Gross Negligence Manslaughter – Summary 2

R v Adomako (1994) is a significant case as far as gross negligence manslaughter is concerned. According to the facts the defendant an anesthetist failed to monitor the oxygen pipes during a surgery and as a result the pipes got disconnected and the patient died. It was obvious that if the anesthetist was keeping an eye on the pipes he would have been able to prevent the death.

The defendant was convicted on first instance. The defense successfully appealed and the court of appeal quashed the conviction but the House of Lords on further appeal by the prosecution upheld the conviction.

The House of Lords applied the duty of care principle enunciated by Lord Atkins in the landmark civil case (tort) of Donoghue v Stevenson (1932).

The rule that you are to love thy neighbor (Matthew 22:39) becomes in law you must not injure your neighbor. In order to obtain a conviction, the prosecution must establish duty, breach, causation and a fourth element.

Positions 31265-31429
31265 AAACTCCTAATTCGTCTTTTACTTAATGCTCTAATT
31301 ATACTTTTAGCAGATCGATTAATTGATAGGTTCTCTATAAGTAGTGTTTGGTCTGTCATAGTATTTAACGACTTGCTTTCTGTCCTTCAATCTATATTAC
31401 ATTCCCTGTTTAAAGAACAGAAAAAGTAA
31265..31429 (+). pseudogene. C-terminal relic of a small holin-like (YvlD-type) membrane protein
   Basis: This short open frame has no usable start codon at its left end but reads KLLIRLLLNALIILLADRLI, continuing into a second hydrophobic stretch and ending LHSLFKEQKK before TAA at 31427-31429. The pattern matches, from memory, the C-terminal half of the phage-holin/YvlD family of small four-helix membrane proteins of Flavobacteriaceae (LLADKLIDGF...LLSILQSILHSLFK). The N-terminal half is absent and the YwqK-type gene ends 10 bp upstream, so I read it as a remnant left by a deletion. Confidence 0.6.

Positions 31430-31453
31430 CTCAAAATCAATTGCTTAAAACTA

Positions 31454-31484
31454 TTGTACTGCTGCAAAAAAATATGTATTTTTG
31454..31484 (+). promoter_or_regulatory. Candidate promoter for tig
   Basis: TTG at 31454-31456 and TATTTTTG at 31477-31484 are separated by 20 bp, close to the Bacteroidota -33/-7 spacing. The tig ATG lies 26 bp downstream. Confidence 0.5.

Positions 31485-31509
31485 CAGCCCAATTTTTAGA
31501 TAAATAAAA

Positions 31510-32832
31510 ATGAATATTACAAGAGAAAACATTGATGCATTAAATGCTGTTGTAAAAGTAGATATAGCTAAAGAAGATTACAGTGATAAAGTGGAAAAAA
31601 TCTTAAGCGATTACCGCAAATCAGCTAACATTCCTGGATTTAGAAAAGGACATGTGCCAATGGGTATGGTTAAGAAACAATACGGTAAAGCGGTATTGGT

The elements that are to be established are as follows: –

  1. The defendant must owe the victim a duty of care
  2. The defendant must have breached that duty of care
  3. The breach of the duty must have caused the death of the victim and
  4. The conduct of the defendant was so bad (gross) that a crime could easily be inferred.

Gross negligence is a strict liability offence and the defendant can be convicted without establishing the mental element or mens rea. In A-G’s ref no 2 of 1999 (2000) it was decided that the defendant can be convicted for gross negligence manslaughter without taking into account his state of mind, though it is easier to do so if it can be established that he was reckless.

In the absence of subjective recklessness, in order to determine if the defendant was reckless or otherwise, the test that is to be used is the objective test or the reasonable man’s test see R v DPP ex parte Jones (2000).

Copyright © 2018 by Dyarne Ward

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